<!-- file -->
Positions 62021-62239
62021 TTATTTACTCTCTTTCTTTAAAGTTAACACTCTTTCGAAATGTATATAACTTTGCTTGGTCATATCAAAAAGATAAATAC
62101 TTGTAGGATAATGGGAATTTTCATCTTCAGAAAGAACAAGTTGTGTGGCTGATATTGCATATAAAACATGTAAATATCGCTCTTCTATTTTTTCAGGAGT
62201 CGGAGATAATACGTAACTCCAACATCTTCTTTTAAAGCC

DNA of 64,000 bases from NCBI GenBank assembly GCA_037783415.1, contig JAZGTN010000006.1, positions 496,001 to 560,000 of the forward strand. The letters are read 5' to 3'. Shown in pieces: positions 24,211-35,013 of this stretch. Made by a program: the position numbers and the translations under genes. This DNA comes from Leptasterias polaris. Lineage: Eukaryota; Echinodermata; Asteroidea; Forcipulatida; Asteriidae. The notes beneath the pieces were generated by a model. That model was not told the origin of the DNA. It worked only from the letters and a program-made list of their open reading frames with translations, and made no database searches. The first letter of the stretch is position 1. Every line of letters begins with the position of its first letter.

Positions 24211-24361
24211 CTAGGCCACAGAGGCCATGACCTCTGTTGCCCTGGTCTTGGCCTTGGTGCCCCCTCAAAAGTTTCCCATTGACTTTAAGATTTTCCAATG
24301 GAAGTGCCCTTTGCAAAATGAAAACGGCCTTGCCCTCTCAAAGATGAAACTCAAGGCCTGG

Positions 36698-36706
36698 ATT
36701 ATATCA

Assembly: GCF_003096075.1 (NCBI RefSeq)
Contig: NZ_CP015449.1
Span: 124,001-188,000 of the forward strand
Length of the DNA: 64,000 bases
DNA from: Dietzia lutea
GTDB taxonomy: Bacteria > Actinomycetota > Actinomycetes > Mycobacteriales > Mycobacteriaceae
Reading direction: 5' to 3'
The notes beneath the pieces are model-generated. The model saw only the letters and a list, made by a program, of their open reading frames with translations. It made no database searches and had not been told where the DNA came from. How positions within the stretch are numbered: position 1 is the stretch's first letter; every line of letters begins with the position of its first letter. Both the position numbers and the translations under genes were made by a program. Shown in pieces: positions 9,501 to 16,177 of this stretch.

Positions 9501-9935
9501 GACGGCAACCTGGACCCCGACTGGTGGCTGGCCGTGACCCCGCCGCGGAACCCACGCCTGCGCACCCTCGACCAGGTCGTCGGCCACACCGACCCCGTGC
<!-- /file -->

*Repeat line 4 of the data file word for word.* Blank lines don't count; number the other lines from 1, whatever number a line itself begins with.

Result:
62201 CGGAGATAATACGTAACTCCAACATCTTCTTTTAAAGCC